16 days ago, we had our last class of the pre-clinical years. Over the next 2 weeks, we had 3 exams: a Neurology clinical exam 13 days ago, a clinical shelf exam 7 days ago, and the Neurology/Psychopathology block final 5 days ago (Friday).
Immediately after the last exam, we all went into our usual post-exam discussion of test questions. We commented on each other’s sleep quality the night before. We exclaimed that we were glad that it was over. But something was different this time. This was the last time it would happen in our MS2 year. MS2 was over.
But was MS2 really over, with the impending Step 1 exam coming up in 2 months? Were we allowed to celebrate? In a way, it felt like this:
The truth was that we were exhausted. We all needed a recharge. It was Friday, and I had drawn up a game plan for the weekend 2 days prior. It was to be A Weekend to End All Weekends. At least, that’s what my Facebook event was titled.
For this Spring Break, I decided to stay in New York to catch up on some studying as well as editing photos and videos.
Ironically, this decision will prove more costly than going home, where everything is FREE!
This pic is 1 month and 4 days old. (2/19/2014)
My life is very cyclical. This blog is indicative of that. I go through cycles of blogging consistently, and somewhere along the line, I lose that consistency. Lately, I’ve not been in a blogging mood, and the act of not blogging consistently perpetuates that in a positive feedback loop.
I made this flyer.
Therefore, you should all come to this event. Props to Samira for putting the event together.
“And in the end I think I’ve learned the final lesson from my travels in time; and I’ve even gone one step further than my father did: The truth is I now don’t travel back at all, not even for the day, I just try to live every day as if I’ve deliberately come back to this one day, to enjoy it, as if it was the full final day of my extraordinary, ordinary life.”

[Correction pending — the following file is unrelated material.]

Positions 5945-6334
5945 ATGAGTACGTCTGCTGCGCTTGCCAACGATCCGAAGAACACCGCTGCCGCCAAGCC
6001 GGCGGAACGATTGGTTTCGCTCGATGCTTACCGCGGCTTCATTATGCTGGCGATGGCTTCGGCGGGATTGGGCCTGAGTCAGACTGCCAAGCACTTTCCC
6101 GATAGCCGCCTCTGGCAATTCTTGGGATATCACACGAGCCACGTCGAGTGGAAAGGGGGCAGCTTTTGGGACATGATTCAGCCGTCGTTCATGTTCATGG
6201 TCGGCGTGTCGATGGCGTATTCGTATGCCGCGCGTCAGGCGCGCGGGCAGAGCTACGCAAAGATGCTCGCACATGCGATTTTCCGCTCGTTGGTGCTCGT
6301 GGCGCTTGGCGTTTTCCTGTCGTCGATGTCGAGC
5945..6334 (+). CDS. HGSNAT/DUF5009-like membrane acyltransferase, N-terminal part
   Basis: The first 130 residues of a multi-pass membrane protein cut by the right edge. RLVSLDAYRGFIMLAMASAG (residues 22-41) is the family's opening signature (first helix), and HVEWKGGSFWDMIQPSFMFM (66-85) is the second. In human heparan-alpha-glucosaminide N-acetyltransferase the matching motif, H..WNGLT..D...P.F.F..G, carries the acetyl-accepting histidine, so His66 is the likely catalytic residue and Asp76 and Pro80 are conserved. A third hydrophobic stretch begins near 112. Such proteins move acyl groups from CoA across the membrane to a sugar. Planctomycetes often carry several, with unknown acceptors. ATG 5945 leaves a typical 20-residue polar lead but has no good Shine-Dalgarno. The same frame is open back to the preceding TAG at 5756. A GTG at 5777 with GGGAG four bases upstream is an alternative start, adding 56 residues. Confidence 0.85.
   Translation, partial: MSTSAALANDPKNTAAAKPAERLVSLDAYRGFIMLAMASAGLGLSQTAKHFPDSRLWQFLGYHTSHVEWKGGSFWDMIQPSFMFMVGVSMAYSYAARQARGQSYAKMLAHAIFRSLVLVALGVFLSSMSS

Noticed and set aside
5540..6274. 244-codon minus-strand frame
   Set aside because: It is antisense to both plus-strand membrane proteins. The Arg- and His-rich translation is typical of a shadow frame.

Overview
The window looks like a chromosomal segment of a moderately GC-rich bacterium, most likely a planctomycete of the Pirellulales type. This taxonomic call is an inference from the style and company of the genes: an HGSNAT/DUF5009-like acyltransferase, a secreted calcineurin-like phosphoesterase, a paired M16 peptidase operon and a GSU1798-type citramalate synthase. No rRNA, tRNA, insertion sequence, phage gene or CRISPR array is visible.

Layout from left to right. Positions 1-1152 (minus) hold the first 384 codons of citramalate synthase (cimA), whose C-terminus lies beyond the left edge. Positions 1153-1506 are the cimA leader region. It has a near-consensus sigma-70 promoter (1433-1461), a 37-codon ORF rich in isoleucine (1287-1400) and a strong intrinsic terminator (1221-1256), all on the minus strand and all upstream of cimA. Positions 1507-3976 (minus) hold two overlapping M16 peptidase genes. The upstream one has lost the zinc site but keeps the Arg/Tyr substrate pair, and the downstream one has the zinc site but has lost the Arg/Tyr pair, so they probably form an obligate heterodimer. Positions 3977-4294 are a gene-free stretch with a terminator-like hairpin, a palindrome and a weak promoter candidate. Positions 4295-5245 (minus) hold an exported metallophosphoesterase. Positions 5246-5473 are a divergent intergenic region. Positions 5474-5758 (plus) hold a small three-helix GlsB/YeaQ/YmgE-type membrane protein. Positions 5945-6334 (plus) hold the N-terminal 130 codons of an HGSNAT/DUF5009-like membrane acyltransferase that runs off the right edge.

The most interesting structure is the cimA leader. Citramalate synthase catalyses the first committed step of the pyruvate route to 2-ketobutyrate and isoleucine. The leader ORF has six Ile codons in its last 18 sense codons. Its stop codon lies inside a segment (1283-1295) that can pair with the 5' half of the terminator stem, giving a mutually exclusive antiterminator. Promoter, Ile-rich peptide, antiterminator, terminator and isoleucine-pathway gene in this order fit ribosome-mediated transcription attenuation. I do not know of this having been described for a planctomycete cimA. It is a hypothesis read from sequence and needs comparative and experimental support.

I’ve been sick for a few days now. I guess that’s what happens when you alternate between days of being awake way too long and days of sleeping way too long for an entire week or more. During this time, I’d lost all sense of time and some of my grasp on reality. I wasn’t productive, and all I really did was sleep. Last night, my level of indifference and self-acquired loathing reached a peak, and I thus decided to watch the movie About Time on my iPhone, eating snacks in bed (including but not limited to shrimp chips, Snickers almond bar, and pumpkin seeds from Halloween) despite my exponentially piling list of unattended responsibilities.
The lesson I grasped from the movie was nothing profoundly different from lessons I have blogged about before. But it was presented in a different way, and this time it seemed to click a little better for me. Although in real life, we can’t really travel in time, we can be like the character in the film and pretend that every day is a day we have traveled back to re-live with more enjoyment and attention.
If it takes a metaphor of fantasy to get me to be productive and enjoy each day for what it is, no matter how busy or stressful the circumstances, then I’ll take it.
Today (Thursday 2/13), we had the fourth snow day of the year. Prior to this news, it was to be a pretty intense day from 9am to 9pm. Damng. (I just made a new word by accident. Damn + Dang = Damng?!)
But first, a small flashback to Wednesday 2/5/2014!
Dinner @ Nha Trang Palace — Who do you think is Photoshopped, me or Richard?!
Vietnamese food & cake!
Karaoke @ 100 Fun (KTV | BAR | LOUNGE)
Alright, and now to address the title of this post, let me establish a clearer timeline:
24 year old Asian male complains of alternating insomnia and hypersomnia associated with a “nocturnal” sleeping schedule and “strange dreams” x 2 days.
Why, in this day and age, is this still a thing? This is unacceptable.
A bunch of errors happened idiopathically, which ended up freezing my account.
I depend on my Gmail account for so many things. Now I don’t know when I’ll regain access.
Update: ~20 minutes later, it’s back up. But chat is still weird, with “history off.” And apparently I wasn’t alone.
I was also told Google’s stock went down 2.5% during that time.
In life, there is a balance. Between…
- good and evil
- love and hate
- work and play
- studying and filming
You’ll notice that I put the “better” things first and the “worse” things second. You may not agree with my categorizations. But work and studying are good, are they not?
And filming. I’ve been filming so much, and it’s been really fun and a lot of work. However, it’s exactly what I told myself NOT to do as I was directing the video this time last year. But there’s no question about it: I’m excited for the final product.
For each of the following pictures, I implore you to decide: studying or filming? Trick question.